Monday, December 22, 2008

Tiny Montreat

You know when you have arrived in Montreat when you pass through the stone arches at the town line on Route 9 outside Black Mountain. Located about 15 miles east of Asheville the tiny town of Montreat, shortened from mountain treat, sits in a beautiful spot of wilderness. With a population of about 700, the town covers only 2.8 square miles. Of the 4,000 acres of this, 2500 is dedicated as a wilderness preserve, a National Heritage Area. It backs to the Pisgah National Forest, Mount Mitchell and more.

The town is home to Montreat College, a Presbyterian Liberal Arts college and the Montreat Conference Center.

For over 100 years, Montreat Conference Center has been “a place set apart” for spiritual rest, renewal, and recreation. Here are some historical highlights:

1897 – The Rev. John C. Collins, a Congregational minister from Connecticut, with a group of other clergy and lay leaders, purchased 4,500 acres in the mountains of western North Carolina. Their vision was to build a Christian settlement, a mountain retreat – shortened to the name “Montreat” – where people could come for physical and spiritual renewal. Montreat held its first “Christian Assembly” in July, 1897, with nearly 400 participants housed mostly in tents.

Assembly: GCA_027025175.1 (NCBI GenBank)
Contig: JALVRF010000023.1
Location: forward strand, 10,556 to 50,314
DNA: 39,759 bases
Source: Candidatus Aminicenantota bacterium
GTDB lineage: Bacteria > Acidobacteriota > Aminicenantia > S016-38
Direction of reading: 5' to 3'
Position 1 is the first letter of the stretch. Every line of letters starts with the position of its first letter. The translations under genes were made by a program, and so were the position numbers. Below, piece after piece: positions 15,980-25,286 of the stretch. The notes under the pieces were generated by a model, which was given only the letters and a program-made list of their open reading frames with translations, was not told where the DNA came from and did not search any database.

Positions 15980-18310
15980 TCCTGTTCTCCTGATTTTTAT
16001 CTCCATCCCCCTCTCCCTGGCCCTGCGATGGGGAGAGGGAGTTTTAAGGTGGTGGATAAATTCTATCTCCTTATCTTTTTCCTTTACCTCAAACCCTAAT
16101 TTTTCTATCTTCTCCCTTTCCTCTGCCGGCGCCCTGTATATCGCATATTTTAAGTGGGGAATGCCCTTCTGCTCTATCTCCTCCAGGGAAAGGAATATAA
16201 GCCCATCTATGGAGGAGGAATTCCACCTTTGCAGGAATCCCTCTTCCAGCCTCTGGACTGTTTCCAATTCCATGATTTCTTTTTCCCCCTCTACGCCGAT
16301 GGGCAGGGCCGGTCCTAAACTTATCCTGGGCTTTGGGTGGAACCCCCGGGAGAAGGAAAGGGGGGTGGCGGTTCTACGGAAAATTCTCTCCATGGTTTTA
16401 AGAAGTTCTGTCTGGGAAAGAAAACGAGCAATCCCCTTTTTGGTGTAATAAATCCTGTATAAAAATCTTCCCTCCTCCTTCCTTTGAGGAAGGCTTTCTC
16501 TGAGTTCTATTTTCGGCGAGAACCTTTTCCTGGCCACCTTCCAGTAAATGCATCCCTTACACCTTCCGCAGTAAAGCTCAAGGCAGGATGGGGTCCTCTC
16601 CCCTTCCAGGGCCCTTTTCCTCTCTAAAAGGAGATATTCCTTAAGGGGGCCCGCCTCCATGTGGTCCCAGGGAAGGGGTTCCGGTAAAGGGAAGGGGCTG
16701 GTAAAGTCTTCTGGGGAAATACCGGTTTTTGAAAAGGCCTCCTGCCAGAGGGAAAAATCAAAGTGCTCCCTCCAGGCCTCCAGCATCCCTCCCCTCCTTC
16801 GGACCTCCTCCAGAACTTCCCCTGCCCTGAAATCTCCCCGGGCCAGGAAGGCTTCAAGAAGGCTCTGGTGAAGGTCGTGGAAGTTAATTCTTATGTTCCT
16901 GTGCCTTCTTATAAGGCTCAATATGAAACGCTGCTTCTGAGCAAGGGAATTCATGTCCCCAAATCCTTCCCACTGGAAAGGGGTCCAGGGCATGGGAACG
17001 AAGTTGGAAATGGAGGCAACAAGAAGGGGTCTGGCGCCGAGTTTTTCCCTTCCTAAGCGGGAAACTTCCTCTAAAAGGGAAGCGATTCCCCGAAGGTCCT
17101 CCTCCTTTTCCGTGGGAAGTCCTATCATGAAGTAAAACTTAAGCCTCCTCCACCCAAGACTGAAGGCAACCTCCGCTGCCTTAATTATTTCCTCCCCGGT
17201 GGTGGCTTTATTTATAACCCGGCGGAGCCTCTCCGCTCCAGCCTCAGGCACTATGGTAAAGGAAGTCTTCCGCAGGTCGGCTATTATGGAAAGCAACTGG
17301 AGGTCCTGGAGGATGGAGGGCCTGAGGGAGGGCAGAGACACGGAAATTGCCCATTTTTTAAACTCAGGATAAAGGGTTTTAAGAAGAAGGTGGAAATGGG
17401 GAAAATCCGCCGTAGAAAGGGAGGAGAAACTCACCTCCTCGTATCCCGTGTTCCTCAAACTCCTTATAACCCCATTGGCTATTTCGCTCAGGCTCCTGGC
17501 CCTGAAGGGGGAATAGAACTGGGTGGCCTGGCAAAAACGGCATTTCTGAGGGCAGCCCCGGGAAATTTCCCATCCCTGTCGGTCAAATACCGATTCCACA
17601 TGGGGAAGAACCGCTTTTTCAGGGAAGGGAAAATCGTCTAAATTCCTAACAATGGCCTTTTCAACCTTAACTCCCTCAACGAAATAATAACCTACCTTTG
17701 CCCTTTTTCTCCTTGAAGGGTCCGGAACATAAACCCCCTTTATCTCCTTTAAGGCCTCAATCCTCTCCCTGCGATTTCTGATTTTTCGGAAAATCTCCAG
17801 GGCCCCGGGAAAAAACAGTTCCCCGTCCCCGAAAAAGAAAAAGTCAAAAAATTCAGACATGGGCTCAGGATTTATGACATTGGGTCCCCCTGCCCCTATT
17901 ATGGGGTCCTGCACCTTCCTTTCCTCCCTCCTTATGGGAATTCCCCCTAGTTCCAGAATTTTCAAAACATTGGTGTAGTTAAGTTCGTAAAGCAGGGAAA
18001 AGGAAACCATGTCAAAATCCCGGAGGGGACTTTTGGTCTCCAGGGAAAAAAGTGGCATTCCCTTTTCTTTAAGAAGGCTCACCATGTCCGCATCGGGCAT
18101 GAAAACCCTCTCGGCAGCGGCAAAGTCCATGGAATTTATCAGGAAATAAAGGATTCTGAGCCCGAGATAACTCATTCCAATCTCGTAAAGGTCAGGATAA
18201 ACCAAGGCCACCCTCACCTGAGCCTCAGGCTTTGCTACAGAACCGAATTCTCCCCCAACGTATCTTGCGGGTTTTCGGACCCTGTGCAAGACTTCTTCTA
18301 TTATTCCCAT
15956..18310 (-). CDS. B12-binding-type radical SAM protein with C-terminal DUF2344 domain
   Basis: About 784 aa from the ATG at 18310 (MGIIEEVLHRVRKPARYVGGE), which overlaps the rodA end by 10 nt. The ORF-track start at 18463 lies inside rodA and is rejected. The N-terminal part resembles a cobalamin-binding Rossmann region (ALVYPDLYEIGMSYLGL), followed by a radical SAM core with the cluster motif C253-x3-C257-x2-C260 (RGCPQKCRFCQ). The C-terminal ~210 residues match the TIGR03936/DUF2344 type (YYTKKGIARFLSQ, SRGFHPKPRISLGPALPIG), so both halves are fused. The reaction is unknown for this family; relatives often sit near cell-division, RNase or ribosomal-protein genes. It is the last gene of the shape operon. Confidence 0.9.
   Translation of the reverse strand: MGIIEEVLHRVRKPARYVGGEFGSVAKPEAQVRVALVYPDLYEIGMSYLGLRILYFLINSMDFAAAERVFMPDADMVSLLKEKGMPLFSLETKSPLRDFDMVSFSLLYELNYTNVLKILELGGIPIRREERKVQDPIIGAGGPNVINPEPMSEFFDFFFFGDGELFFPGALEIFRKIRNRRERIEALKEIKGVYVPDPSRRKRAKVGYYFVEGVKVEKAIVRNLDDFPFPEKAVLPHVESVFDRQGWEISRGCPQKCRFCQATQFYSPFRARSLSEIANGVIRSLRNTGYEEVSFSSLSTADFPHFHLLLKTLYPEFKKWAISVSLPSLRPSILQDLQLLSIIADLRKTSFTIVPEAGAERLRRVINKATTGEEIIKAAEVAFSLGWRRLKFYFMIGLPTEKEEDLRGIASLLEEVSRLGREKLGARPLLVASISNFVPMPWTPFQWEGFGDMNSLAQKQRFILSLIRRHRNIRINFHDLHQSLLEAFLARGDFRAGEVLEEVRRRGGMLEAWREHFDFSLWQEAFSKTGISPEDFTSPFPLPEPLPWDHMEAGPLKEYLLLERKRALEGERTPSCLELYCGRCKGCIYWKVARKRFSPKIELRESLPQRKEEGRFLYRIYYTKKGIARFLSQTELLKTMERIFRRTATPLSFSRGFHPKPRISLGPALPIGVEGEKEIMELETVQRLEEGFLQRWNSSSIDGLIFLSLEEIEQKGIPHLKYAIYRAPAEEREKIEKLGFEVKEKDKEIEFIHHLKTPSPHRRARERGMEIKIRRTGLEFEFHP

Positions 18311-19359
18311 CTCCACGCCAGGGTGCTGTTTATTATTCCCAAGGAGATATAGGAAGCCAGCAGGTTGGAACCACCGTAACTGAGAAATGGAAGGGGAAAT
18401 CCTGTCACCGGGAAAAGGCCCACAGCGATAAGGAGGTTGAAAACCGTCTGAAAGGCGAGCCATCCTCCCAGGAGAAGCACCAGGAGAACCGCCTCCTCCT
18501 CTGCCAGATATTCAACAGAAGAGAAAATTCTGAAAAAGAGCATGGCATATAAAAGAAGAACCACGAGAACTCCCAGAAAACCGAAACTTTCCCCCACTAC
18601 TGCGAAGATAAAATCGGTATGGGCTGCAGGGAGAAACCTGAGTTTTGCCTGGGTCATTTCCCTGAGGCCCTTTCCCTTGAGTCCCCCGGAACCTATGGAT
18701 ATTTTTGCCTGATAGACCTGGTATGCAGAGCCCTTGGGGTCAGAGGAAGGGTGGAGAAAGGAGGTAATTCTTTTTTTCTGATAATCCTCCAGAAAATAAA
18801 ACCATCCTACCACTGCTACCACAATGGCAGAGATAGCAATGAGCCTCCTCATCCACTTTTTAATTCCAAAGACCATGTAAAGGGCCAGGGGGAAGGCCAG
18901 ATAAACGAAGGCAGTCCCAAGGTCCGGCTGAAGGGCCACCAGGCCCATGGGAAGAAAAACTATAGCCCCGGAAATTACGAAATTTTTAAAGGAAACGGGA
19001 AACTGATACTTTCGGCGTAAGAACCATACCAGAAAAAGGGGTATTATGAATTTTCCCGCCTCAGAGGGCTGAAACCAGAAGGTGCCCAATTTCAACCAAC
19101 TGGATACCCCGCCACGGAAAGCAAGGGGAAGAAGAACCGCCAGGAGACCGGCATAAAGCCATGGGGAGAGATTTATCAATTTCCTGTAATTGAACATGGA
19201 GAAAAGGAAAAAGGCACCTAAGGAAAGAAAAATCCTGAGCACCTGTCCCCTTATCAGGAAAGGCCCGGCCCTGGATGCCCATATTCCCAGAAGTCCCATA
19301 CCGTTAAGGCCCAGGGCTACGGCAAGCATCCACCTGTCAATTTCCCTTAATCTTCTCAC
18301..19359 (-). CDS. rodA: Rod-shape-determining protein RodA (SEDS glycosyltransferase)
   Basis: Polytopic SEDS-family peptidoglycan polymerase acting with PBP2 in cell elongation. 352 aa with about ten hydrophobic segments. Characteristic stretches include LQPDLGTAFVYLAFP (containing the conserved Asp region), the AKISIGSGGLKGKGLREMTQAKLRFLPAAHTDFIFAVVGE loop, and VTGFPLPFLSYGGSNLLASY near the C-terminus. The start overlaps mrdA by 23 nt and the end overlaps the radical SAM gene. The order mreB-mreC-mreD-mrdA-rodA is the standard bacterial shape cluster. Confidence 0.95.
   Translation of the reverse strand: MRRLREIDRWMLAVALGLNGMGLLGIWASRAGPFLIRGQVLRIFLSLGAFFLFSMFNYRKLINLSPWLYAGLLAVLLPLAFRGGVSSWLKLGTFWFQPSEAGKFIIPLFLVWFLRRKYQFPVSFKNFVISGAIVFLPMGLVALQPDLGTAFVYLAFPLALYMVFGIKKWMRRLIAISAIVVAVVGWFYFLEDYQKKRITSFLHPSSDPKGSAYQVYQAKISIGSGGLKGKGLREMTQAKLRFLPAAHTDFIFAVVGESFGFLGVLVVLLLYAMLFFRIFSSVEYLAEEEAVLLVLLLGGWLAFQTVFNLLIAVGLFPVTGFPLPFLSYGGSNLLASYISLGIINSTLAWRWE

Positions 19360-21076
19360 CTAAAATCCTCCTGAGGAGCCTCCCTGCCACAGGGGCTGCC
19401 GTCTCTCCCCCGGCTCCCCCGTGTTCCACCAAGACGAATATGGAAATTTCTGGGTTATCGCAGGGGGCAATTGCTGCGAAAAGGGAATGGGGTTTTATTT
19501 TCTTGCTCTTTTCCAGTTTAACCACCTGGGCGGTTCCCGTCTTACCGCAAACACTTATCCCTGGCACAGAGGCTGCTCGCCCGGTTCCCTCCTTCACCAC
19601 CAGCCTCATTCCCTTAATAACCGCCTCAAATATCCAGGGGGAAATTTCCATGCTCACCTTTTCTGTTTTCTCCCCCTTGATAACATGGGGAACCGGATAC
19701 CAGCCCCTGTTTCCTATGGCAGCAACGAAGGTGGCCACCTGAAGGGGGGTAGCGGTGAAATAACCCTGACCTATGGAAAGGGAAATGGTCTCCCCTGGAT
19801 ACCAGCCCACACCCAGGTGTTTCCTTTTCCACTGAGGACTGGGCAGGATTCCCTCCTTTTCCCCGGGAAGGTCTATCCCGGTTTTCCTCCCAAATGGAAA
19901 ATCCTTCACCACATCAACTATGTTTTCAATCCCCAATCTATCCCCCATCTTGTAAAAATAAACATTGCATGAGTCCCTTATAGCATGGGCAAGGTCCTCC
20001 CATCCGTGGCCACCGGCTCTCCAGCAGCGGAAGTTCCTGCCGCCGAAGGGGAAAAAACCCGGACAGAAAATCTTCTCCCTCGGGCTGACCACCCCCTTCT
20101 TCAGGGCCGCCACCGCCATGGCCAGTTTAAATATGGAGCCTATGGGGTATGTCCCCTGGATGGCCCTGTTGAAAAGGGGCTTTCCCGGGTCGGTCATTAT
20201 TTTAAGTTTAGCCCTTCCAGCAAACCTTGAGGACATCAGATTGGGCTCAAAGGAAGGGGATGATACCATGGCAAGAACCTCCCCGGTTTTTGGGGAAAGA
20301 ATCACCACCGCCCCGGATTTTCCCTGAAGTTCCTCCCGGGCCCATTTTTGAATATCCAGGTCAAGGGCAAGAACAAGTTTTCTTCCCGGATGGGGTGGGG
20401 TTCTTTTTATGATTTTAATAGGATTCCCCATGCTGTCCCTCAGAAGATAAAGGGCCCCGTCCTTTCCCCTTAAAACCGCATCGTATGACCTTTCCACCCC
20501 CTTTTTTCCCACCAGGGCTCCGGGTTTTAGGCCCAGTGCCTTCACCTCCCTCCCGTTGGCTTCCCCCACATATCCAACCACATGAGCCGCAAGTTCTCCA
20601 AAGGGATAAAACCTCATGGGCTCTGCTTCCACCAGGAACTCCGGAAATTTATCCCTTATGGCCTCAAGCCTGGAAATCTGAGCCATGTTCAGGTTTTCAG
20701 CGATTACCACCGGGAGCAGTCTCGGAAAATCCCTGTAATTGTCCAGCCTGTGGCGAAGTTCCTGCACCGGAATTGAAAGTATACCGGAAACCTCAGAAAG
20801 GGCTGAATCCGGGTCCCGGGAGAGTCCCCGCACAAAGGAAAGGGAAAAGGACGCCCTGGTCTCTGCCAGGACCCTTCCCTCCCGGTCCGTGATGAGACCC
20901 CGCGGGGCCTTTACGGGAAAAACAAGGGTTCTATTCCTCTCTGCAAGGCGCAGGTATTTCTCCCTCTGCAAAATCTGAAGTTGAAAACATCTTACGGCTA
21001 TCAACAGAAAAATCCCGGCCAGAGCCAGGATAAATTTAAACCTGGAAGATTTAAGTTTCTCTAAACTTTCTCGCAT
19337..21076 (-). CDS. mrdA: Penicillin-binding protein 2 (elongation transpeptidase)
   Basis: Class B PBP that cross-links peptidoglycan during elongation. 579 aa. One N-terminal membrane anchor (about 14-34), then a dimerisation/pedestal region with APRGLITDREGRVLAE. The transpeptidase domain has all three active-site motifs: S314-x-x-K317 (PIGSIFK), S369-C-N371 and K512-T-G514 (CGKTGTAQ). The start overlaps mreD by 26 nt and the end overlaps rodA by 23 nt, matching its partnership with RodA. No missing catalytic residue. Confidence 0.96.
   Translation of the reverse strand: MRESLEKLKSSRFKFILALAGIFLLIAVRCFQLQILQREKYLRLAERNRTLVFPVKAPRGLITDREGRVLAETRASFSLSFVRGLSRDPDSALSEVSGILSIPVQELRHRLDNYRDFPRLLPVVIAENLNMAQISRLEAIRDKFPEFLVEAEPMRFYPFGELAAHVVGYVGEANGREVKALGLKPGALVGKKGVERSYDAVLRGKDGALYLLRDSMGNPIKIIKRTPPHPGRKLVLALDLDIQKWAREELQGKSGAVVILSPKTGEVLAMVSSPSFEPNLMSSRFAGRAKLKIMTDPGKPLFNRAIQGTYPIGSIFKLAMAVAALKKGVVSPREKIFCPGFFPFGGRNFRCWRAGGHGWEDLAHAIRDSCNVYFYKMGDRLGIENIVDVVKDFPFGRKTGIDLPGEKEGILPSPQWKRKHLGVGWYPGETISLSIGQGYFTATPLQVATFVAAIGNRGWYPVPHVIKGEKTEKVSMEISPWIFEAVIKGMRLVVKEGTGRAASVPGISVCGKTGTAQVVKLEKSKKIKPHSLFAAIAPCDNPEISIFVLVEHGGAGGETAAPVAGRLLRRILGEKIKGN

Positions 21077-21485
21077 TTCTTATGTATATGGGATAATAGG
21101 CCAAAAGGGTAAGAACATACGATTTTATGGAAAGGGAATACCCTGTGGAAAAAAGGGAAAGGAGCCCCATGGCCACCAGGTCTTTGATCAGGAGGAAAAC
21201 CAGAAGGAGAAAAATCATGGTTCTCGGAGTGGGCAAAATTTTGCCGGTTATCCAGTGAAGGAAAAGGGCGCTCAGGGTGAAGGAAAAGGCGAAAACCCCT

1900 – The Montreat Hotel was erected; ready for occupancy in 1901.
1905 – The Presbyterian Church (US) purchased Montreat under the guidance of Dr. J.R. Howerton, a minister from Charlotte, NC. The transfer of property was endorsed by the PCUS General Assembly in 1907.
1906 – The Montreat Presbyterian Church organized with a membership of 25.
1907 – The first Presbyterian conference was held in Montreat.

One of my favorite things to do in Montreat, besides enjoying the lovely surroundings and the unique architecture of the old stone buildings, is shop. The college has a great gift shop featuring music, crafts, cards, gifts and of course books. This is located next to Lake Susan below the walkway.

Another store not affiliated with the school is housed above the bookstore. Ten Thousand Villages features handmade items from over 130 artisan groups in more than 38 countries in Africa, Asia and Latin America to bring you fair trade jewelry, home decor, gifts and more. Fair trade enables artisans to earn a fair wage and provides the opportunity for a better quality of life. What could be better than shopping to support the school at Montreat or to help third world countries?

The Conference Center also boasts 18 hiking trails, 7 tennis courts, Robert Lake Park for children and Lake Susan for paddle boating canoeing and fishing. it is a great place to come for a few hours, to walk, enjoy the scenery and shop.

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